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Online Yogis: Expanding Your Teaching into Cyberspace

An online presence can help you to support your local students outside of the classroom, as well as expand your audience beyond geographical borders to serve a global yoga community.

By Brenda K. Plakans

Time Is of the Essence

Creating content and maintaining a Web presence can be very time-consuming. Even short blog entries that you post several times per week can take hours, especially if you want to include photos or diagrams that need to be created and uploaded to your site. An online audience expects new material on a regular basis; to keep your site fresh, you will have to add content at least once a week, if not more often.

"It's the only thing I do that I have to do consistently at the same time every week. It's a very disciplined practice for me to have to have something new to say—whether I'm traveling, whether I have relatives visiting. . . . Every Sunday night I have to sit down and think carefully about what this message is going to be for the week," says Kelly McGonigal about the discussion she leads on her website Open Mind, Open Body (http://www.openmindbody.com/).

The Cyber-Ashram

However, if you are willing to spend the time and have access to the technology, bringing the lessons of yoga to an online audience can be a very rewarding experience. "I see my website as a complete extension of how I teach," continues McGonigal. "It's as natural for me to teach through the medium of writing as it is to get up in front of a classroom and talk [to students]. I get to do all this teaching to people I would never get to teach in a classroom, and it is as effective."

Schiffmann agrees. "The ability to dialogue and share with so many people is awesome," he says. "It's fun to see how yoga is evolving. This has never been available before. It's really evidencing the fact of one Mind. The online cyber-ashram is a community of like-minded people talking and sharing about a subject they love—yoga."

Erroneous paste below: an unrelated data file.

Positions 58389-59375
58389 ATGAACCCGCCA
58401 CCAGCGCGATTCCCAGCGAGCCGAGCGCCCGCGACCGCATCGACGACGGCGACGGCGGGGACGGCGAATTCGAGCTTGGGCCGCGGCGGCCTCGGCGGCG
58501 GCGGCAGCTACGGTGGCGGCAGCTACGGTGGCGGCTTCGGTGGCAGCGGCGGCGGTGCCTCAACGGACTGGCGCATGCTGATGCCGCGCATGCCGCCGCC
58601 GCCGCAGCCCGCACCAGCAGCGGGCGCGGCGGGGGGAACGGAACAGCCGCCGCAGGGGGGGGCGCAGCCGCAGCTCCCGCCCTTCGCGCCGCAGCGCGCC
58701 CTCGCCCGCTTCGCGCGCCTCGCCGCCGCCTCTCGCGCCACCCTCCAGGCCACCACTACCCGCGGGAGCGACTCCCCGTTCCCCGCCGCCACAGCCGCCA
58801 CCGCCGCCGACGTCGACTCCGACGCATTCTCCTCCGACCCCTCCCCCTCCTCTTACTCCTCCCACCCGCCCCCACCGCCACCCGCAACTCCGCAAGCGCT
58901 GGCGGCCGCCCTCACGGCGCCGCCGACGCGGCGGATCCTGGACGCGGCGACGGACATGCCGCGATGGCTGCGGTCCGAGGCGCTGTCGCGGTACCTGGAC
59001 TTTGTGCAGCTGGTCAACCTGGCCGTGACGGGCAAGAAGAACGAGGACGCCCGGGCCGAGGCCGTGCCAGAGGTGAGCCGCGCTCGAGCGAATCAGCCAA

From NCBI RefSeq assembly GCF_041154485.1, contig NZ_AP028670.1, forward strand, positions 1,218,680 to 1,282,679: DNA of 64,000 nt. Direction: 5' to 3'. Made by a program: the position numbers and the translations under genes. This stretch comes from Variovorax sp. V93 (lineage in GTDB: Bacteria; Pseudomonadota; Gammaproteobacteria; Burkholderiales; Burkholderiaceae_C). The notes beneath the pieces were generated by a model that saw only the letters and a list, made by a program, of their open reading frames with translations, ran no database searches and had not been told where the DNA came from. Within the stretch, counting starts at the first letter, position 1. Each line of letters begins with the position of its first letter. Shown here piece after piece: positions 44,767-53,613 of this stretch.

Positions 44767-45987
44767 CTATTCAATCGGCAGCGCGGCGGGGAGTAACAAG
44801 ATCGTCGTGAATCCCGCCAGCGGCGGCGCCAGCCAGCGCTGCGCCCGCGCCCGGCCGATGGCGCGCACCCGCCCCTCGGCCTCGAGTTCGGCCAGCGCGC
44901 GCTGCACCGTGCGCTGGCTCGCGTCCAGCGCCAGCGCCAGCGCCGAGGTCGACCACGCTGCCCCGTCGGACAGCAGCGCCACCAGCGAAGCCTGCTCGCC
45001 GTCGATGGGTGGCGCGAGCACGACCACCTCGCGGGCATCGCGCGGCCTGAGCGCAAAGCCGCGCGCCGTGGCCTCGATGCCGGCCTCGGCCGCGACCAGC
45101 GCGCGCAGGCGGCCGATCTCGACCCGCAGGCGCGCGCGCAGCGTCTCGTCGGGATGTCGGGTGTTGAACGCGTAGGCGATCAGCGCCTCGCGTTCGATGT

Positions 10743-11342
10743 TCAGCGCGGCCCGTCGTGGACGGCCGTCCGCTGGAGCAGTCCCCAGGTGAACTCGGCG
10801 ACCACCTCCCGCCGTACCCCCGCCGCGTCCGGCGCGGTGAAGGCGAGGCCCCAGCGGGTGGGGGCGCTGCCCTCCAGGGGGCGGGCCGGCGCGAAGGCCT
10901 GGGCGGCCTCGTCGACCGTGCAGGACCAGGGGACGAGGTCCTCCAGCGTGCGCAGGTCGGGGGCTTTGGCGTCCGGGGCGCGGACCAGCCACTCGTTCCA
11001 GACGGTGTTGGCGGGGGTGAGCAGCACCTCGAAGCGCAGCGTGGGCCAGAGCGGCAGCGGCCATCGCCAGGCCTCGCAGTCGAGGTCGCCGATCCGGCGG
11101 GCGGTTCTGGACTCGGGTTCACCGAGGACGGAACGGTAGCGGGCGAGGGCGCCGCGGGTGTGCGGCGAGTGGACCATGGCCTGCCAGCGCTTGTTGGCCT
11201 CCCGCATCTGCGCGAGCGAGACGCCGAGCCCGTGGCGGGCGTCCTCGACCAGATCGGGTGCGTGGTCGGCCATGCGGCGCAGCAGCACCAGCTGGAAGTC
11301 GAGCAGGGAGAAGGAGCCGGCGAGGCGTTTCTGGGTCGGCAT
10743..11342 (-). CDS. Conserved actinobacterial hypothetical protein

Whether they are providing additional resources for their current students or chatting in a discussion group with instructors on the other side of the world, yoga teachers can use the Internet as a modern way to approach an ancient practice.

Brenda K. Plakans lives and teaches yoga in Beloit, Wisconsin. She spends several hours a week updating her blog, Grounding thru the Sit Bones (http://groundingthruthesitbones.blogspot.com/).

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Reader Comments

Yoga Baron

Great article. Succinct and to the point. I'm a huge advocate of yoga teachers taking their yoga teaching online in many forms.

I suspect some teachers worry that online yoga will keep students away from yoga studios, but I disagree. The key to people regularly going to yoga classes is regularly doing yoga. When people consistently do yoga, they will consistently attend their chosen classes.

Consequently, online yoga is something to be encouraged because yogis can more easily maintain a yoga practice throughout the week and will more likely attend a class.

If a yoga teacher or studio has the resources to establish yoga classes online, then that is a fantastic way to expand their services and teaching. These days it doesn't take much to create videos and post them online. Whether simply yoga slideshows or video-recorded classes, with a little planning and preparation, many studios could build up a nice online yoga class library.

Lyndi

There is a bit of a learning curve for podcasts and videos yet the recommendation is to keep it simple and short.

There are lots of free tools to help do video editing and Windows live movie maker will even publish your videos from the application for you.

Using tools like Twitter and Facebook is great. Students get a chance to get to know their instructors. A lot of yoga studios are even showcasing their instructors though social media and allowing them to get a little spotlight.

Swapan Mookerjee

Nice article. This is where things are going with regard to media and marketing. Just a very humble observation. A "yogi" is someone who has attained a high level of spiritual enlightenment through yogic practice. One cannot anoint himself/herself or others with this title just because they have mastered some physical practices.
Namaste

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